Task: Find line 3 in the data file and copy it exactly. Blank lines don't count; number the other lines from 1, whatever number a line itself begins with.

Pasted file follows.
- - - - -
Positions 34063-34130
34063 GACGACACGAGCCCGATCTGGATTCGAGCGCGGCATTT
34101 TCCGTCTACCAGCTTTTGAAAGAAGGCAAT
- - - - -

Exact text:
34101 TCCGTCTACCAGCTTTTGAAAGAAGGCAAT